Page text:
Wednesday, December 28, 2005

Day Travelcard 1-4. Believe it or not.
I had to go up to Newspaper Library at Collindale today. You probably don't know where it is but I do't either. The tube is a very strange way to travel; one seems to emerge out of darkness in unexpected places. It completely mangles your sense of geography.
It's like being beamed somewhere, only it takes longer, and is done in a carriage full of strangers. Plus beaming is less expensive I believe.

I think Collindale is on the North Circular, that mythical boundary of London: again, I have no idea of its route, since my car-experience of London is limited to 4-5 stressful and unfortunate house moves. But the North Circular sounds esoteric, I'm sure it follows some ancient energy lines and involves free-masonry town-planning. Let's put it this way: it's far north. Zone four (ZONFOR in some dialects).

* * *

Coming back on the tube I recalled what Tanya said to me four years ago about adverts on the tube. She said only very specific things are advertised inside the carriages:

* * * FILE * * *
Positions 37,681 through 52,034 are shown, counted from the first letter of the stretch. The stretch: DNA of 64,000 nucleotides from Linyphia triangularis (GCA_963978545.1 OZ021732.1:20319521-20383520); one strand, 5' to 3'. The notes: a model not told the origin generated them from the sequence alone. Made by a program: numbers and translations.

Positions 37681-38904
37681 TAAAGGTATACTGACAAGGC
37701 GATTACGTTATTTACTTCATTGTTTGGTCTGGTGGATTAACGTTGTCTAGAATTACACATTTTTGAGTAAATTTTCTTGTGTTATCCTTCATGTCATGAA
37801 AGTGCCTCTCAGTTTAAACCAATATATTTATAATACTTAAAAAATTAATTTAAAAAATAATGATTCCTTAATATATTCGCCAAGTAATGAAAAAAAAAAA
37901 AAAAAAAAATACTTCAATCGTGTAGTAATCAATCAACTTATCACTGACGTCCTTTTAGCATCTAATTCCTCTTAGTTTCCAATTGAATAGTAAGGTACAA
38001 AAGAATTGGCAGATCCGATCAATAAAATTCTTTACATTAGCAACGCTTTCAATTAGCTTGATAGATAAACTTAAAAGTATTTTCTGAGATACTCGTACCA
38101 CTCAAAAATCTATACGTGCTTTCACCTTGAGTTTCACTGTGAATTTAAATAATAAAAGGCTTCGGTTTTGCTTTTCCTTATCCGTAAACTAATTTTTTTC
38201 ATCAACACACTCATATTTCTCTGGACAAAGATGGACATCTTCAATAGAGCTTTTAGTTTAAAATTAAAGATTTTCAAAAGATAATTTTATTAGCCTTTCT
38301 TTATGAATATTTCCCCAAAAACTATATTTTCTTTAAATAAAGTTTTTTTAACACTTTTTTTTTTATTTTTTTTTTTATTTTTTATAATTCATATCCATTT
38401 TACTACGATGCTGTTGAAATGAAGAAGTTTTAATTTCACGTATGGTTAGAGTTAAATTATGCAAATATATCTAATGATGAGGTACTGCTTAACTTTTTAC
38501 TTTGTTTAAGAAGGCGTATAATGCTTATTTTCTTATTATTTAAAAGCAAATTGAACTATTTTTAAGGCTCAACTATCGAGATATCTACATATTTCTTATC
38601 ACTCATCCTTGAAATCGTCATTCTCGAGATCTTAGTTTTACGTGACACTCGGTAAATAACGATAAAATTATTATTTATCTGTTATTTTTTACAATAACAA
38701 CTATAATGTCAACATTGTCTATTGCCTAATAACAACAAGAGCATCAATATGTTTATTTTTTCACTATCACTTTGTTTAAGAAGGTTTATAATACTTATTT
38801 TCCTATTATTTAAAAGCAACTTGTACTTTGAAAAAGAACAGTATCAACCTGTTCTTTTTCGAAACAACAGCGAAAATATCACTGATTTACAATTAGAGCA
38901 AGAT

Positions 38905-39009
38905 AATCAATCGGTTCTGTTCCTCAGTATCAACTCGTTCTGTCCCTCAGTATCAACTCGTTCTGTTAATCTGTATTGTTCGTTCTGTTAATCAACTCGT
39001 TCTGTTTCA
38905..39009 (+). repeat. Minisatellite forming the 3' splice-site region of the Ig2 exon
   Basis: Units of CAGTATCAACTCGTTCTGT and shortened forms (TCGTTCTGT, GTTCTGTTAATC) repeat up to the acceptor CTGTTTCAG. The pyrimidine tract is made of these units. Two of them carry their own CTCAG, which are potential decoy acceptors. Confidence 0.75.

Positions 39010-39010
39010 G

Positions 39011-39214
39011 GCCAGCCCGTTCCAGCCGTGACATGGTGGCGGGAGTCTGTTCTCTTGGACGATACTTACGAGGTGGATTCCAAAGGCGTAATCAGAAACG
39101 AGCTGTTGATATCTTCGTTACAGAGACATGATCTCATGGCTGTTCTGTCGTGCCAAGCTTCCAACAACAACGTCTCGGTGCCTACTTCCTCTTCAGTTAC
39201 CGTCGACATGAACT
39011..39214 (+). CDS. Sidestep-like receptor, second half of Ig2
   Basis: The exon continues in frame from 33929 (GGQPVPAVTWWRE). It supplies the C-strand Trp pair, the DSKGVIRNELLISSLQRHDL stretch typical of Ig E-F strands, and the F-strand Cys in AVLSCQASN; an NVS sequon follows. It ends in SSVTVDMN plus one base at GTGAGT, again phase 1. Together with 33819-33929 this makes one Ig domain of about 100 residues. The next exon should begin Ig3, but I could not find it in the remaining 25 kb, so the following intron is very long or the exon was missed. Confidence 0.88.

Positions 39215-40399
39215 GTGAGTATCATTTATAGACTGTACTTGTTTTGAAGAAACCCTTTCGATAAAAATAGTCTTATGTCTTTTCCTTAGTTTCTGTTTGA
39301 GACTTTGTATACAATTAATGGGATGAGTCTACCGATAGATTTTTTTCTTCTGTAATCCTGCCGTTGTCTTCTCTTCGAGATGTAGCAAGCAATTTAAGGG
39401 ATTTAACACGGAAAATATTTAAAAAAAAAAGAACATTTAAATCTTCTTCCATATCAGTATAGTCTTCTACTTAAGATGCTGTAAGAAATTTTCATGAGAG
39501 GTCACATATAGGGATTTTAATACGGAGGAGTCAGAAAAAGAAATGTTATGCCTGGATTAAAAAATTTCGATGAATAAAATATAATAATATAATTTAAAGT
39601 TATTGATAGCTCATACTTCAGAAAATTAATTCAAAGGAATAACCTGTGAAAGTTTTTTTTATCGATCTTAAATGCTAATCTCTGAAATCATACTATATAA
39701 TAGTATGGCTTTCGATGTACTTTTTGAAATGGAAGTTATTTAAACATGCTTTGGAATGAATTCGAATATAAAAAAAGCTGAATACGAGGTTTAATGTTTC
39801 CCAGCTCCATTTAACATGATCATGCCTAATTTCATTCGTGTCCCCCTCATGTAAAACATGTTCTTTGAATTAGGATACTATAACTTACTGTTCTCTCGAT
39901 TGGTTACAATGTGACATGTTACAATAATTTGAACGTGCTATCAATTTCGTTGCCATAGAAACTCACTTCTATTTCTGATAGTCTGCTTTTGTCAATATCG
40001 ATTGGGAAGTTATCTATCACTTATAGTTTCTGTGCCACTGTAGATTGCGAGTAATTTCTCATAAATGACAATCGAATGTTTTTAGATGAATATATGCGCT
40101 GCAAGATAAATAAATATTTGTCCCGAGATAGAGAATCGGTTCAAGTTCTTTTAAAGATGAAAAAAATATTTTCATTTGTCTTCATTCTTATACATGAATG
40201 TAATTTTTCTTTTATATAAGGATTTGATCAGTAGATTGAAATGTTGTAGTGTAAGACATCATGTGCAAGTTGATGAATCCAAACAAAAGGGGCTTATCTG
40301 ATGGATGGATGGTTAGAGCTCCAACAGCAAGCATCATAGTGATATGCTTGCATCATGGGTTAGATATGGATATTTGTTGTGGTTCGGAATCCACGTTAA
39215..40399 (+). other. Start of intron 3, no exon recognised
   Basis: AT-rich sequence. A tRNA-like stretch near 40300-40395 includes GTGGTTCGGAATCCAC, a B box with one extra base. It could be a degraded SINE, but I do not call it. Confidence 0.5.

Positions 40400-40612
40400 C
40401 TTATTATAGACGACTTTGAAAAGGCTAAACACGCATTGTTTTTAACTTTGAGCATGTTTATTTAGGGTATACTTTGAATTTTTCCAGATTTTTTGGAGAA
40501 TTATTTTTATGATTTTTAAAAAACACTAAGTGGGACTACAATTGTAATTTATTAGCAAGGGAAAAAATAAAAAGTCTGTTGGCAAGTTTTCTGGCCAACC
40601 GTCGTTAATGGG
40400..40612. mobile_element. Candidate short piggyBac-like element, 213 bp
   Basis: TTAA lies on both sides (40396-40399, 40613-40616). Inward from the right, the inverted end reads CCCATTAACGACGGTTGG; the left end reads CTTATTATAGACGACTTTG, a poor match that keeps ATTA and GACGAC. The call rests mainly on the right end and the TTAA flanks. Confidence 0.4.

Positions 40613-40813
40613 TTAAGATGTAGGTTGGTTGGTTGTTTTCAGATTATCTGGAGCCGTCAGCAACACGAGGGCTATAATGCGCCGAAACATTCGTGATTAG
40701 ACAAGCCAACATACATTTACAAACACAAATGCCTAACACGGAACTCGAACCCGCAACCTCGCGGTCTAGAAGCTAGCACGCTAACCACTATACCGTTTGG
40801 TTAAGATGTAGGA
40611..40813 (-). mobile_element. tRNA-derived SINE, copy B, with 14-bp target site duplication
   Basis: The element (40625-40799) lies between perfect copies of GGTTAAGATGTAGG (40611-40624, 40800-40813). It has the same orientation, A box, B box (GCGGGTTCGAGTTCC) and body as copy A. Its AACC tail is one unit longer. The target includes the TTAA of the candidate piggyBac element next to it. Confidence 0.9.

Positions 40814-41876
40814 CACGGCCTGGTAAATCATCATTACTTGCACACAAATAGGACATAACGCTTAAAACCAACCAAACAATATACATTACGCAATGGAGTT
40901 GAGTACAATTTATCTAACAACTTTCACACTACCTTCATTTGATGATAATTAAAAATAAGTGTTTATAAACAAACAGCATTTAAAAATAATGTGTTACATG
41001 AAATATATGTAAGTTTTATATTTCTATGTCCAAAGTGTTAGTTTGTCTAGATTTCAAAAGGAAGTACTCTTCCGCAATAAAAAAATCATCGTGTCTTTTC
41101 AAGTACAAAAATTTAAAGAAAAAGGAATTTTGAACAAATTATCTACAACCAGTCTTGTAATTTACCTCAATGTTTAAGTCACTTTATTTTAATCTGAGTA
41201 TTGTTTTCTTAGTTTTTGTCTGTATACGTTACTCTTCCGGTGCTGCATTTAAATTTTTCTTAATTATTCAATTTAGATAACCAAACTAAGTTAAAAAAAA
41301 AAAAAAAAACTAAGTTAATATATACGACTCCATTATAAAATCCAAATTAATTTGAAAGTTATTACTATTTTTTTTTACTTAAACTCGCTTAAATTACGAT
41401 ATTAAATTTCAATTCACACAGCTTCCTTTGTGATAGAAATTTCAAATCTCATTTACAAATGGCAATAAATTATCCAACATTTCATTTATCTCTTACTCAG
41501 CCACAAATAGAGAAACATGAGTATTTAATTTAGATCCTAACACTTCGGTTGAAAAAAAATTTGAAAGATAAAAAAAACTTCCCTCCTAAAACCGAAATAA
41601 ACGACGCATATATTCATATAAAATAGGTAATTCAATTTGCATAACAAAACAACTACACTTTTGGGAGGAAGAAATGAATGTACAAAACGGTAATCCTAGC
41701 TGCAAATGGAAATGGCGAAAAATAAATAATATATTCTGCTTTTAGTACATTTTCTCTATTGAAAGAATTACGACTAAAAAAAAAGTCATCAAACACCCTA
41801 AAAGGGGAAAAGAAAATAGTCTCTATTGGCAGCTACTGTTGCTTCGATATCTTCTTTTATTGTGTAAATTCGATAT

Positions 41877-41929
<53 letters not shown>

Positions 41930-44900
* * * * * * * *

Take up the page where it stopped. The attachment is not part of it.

* Flu, cold, congestion and fatigue relief - instant magic medications to make you feel better, and more importantly, able to work
* Cheap international phone deals
* Loans - re-mortgaging your house to be even more in debt.
* Cheap travel packages

In short, if you're on the tube, very likely you're: seriously ill but have to work / foreign to this place and want to call home / dying to escape to somewhere sunny / desperately thinking up ways to get easy money / all of the above.

Not much has changed in that respect. There's far less loan adverts; people are a bit more careful with money than they were around 2000. A lot of internet-related things. Unlike the Cinema or the newspapers, there's absolutely no ads for cars.

Strangely, once you're out of the carriages, the adverts change; the escalators and tunnels are a brave new world of opportunities: perfumes and clothes, movies and West-End shows. London as you thought it would be. London which exists nowhere, and everywhere.

* * *

Warren St. loudspeakers: "Please assist us in keeping the underground clean. Help us by taking your litter home with you."
Fair enough.

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